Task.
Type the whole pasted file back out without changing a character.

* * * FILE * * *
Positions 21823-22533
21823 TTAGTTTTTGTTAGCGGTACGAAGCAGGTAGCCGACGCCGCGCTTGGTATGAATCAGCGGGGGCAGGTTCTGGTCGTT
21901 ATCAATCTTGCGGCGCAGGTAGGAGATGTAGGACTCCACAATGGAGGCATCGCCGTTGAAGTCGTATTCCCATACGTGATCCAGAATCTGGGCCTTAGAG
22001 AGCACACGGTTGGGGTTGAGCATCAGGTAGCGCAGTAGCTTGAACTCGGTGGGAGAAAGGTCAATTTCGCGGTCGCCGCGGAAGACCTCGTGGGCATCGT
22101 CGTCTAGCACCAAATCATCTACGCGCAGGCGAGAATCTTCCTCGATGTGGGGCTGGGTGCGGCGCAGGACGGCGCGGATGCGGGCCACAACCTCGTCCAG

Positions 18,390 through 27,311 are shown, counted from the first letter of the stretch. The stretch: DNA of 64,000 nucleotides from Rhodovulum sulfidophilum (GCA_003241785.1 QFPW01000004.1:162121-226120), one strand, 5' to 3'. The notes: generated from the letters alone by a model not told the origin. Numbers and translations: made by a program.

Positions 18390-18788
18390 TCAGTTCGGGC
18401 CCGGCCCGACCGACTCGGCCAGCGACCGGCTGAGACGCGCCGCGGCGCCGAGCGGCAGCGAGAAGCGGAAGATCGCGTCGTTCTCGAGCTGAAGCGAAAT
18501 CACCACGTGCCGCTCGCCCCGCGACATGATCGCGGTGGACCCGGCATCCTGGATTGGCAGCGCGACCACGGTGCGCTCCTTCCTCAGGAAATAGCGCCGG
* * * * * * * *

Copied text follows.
Positions 21823-22533
21823 TTAGTTTTTGTTAGCGGTACGAAGCAGGTAGCCGACGCCGCGCTTGGTATGAATCAGCGGGGGCAGGTTCTGGTCGTT
21901 ATCAATCTTGCGGCGCAGGTAGGAGATGTAGGACTCCACAATGGAGGCATCGCCGTTGAAGTCGTATTCCCATACGTGATCCAGAATCTGGGCCTTAGAG
22001 AGCACACGGTTGGGGTTGAGCATCAGGTAGCGCAGTAGCTTGAACTCGGTGGGAGAAAGGTCAATTTCGCGGTCGCCGCGGAAGACCTCGTGGGCATCGT
22101 CGTCTAGCACCAAATCATCTACGCGCAGGCGAGAATCTTCCTCGATGTGGGGCTGGGTGCGGCGCAGGACGGCGCGGATGCGGGCCACAACCTCGTCCAG

Positions 18,390 through 27,311 are shown, counted from the first letter of the stretch. The stretch: DNA of 64,000 nucleotides from Rhodovulum sulfidophilum (GCA_003241785.1 QFPW01000004.1:162121-226120), one strand, 5' to 3'. The notes: generated from the letters alone by a model not told the origin. Numbers and translations: made by a program.

Positions 18390-18788
18390 TCAGTTCGGGC
18401 CCGGCCCGACCGACTCGGCCAGCGACCGGCTGAGACGCGCCGCGGCGCCGAGCGGCAGCGAGAAGCGGAAGATCGCGTCGTTCTCGAGCTGAAGCGAAAT
18501 CACCACGTGCCGCTCGCCCCGCGACATGATCGCGGTGGACCCGGCATCCTGGATTGGCAGCGCGACCACGGTGCGCTCCTTCCTCAGGAAATAGCGCCGG